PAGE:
Watching TV for two hours each day increases the effect of certain obesity-related genes by as much as 25%, the researchers estimate.
If, on the other hand, people with a strong genetic predisposition to obesity spend one hour each day walking briskly or engaging in comparable exercise, they can halve the genes' effect.
"In terms of evolution, this makes sense," says Dr. Roxanne Sukol, a preventive medicine specialist at the Cleveland Clinic, who was not involved in the study. "We didn't evolve to sit still for hours a day."
March 13th, 2012
08:01 AM ET
Late-life dementia has a lot in common with heart disease – and many of the same causes, according to an article published Tuesday in Nature Reviews Neurology.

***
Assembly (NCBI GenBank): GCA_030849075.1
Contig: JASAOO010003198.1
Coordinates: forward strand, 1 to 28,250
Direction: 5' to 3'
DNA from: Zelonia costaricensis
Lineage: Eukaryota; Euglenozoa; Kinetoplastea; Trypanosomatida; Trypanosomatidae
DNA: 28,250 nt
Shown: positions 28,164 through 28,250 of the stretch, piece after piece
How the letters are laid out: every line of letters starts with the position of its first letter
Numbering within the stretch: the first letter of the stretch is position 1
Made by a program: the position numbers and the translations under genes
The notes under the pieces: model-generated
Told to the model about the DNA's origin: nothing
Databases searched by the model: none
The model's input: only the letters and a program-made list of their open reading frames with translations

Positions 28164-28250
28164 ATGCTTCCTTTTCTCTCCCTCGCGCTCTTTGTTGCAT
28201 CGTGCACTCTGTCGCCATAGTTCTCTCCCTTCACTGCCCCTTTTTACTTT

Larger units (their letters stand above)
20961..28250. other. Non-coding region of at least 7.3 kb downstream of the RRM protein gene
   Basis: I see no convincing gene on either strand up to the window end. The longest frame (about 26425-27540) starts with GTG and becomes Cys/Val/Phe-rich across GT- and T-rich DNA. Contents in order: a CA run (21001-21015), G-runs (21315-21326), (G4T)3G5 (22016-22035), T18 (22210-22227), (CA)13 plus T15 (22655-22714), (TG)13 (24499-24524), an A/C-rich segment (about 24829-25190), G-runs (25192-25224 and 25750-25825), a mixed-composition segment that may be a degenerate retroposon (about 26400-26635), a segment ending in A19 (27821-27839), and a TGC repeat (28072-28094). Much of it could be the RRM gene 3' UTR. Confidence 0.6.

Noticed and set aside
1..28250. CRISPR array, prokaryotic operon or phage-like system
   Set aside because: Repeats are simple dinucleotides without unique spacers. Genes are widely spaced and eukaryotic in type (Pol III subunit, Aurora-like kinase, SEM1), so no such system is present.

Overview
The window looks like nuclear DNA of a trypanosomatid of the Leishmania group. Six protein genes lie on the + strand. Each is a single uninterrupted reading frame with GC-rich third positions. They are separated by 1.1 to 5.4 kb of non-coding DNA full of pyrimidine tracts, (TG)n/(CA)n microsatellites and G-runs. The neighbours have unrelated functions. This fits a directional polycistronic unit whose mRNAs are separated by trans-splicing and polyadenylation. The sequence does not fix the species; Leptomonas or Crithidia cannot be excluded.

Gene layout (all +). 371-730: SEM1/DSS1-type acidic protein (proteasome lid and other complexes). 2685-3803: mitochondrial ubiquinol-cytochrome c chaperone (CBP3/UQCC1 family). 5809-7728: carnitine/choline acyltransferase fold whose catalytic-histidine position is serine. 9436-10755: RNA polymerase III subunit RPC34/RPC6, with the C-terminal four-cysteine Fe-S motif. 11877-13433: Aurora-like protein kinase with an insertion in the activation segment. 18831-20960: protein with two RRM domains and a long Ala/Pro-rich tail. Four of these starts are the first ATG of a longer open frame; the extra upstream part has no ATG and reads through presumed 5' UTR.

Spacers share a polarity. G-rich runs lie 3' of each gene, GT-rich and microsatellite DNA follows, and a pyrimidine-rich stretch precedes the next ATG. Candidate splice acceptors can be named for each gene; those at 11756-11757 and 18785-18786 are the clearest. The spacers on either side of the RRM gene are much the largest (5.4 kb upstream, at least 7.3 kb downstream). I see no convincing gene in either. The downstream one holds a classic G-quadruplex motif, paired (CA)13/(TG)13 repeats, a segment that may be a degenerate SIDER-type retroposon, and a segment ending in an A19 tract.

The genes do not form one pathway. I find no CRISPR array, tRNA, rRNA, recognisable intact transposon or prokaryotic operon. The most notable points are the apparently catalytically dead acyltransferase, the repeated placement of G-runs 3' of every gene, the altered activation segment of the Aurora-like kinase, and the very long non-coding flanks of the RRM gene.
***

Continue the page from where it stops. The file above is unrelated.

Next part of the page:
Like heart disease, the cognitive impairment that accompanies aging is usually the result of a combination of lifestyle and other factors, the article says. Diabetes, obesity, untreated hypertension, sedentary lifestyle and stress are all linked to both heart disease and dementia.
Other factors linked to dementia: untreated obstructive sleep apnea, clinical depression, bipolar disorder, vitamin B12 deficiency, post traumatic stress disorder, head trauma, brain injury caused by a lack of oxygen, and the ApoE, or Alzheimer’s, gene.
About this blog
Get a behind-the-scenes look at the latest stories from CNN Chief Medical Correspondent, Dr. Sanjay Gupta, Senior Medical Correspondent Elizabeth Cohen and the CNN Medical Unit producers. They'll share news and views on health and medical trends - info that will help you take better care of yourself and the people you love.